Red tide and brown waves: Is it safe to surf?

Fifty-six years ago almost to the day, a strange and horrifying event in a seaside town in California inspired Alfred Hitchcock’s thriller “The Birds.” Scores of sooty shearwaters flew into the sides of buildings and at residents who ventured outside. The seabirds vomited anchovies and died en masse in the streets.

What caused those birds to go crazy in Capitola? Probably toxic algae from what’s commonly called a “red tide.”

Red tide in Pismo Beach, California. Photo: Cynthia Replogle

A red tide is not necessarily red, and it has nothing to do with tides. Rather, it’s an overgrowth of algae, aka an algal bloom, and in the case of the shearwaters, a harmful algal bloom (HAB).

Algal blooms occur all over the world. In some places, they do turn the water blood red, which certain religious sects see as a sign of the end times. But there is an explanation grounded in science. An overgrowth of algae can occur for a variety of reasons, including agricultural runoff, leaks of human sewage and weather patterns. When the concentration of algae becomes high enough, the water color changes to red, pink, brown or green.

The algae involved go by tongue-twisting names: Pseudo-nitzschia. Akashiwo sanguineum. Cochlodinium polykrikoides. Karenia brevis. All are types of plankton. These single-celled, plant-like organisms are an indirect food source for small fish, mollusks and crustaceans, which are in turn eaten by larger fish, birds, marine mammals and humans.

Unfortunately, some algae produce toxins that adversely affect consumers higher up the food chain.

Red tide off La Jolla, California. Photo: Courtesy of Wikimedia

Pseudo-nitzschia creates domoic acid, which causes a neurological disorder featuring disorientation, vomiting, memory loss, seizures and even death. The shearwaters that attacked Capitola were poisoned after eating fish contaminated by an HAB likely caused by leaking septic tanks. This summer, the Marine Mammal Center in California is dealing with a wave of seal and sea lion strandings from domoic acid poisoning. In 1987, three people in Canada died after eating contaminated mussels.

On the other side of the country, especially in Florida, Karenia brevis is more prevalent. It produces toxins that have adverse respiratory effects (coughing, wheezing, runny nose) when particles aerosolized by surf and winds are inhaled, and unpleasant digestive effects (diarrhea, nausea) and neurological impacts (numbness, partial paralysis) when contaminated shellfish are consumed.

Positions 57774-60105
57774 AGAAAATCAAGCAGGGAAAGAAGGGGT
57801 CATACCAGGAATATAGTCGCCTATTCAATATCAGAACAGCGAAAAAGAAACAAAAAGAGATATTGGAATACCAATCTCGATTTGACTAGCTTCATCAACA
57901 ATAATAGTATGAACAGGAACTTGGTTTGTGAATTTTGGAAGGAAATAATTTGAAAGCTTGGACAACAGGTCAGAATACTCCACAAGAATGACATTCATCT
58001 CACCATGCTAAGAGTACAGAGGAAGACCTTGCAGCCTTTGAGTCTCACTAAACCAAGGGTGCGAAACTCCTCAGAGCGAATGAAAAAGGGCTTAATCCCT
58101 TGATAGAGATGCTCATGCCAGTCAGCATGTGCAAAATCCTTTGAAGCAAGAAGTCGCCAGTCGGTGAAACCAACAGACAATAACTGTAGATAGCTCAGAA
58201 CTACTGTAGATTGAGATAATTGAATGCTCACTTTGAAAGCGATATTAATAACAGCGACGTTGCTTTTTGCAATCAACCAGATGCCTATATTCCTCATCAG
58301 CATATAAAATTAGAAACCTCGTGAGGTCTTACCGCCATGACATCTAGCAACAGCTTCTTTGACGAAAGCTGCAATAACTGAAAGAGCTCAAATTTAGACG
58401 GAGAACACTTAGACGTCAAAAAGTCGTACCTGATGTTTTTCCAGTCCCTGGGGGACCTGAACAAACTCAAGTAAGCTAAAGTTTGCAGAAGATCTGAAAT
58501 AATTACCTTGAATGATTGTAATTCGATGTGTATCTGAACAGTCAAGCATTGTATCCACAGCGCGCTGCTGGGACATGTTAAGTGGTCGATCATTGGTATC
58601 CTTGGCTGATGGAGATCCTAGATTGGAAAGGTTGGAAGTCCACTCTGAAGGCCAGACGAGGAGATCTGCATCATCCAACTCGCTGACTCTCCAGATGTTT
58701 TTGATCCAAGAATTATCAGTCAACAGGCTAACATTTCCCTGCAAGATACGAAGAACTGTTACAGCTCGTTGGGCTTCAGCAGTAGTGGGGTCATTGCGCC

Manabu Tokunaga is a frequent surfer in Half Moon Bay, California, who says he’s allergic to red tide. It subjects him to long bouts of sneezing and coughing, “like living in a chamber full of pollen.” Tokunaga doesn’t dare surf when an algal bloom arrives. “For me, if I go in the water, it would be a week of misery,” he says

If you don’t eat potentially contaminated seafood, or suffer allergic symptoms in the presence of an HAB, is it safe to surf or swim in a red tide?

In general, there is no need to fear immersion in the oddly colored water. Niel Dilworth, an ocean swimmer on California’s central coast, runs the Blue Water Task Force program for the San Luis Obispo chapter of Surfrider. “We test for enterococcus bacteria, which is an indicator of the presence of human waste,” he says. “The presence of enterococcus is not related to the algae blooms that cause red tides.”

Brown-water surfing. Photo: Mik Connor/Pixabay

Clarissa Anderson, executive director of the Southern California Coastal Ocean Observing System, is more cautious. “A red tide will eventually decay and that will be due to bacteria,” she says, “so even if there isn’t a storm, it’s hard to say that there’s zero risk to someone swimming in a patch of red tide.”

Anderson notes that “there’s some evidence of respiratory distress caused by a dinoflagellate called Akashiwo sanguineum that blooms occasionally in California.” But no other adverse effects on human health from water contact are documented in relation to the common bloom formers, she says.

Unfortunately for surfers like Tokunaga and affected marine wildlife, there is evidence that red tides are getting worse. The likely cause is climate change — specifically, rising ocean temperatures. Anderson says a “blob” of warmer water appeared in the Pacific in 2013 and has persisted, causing longer and more toxic algal blooms on the west coast of North America.

On the positive side, red tides can display a lovely, sparkly bioluminescence.

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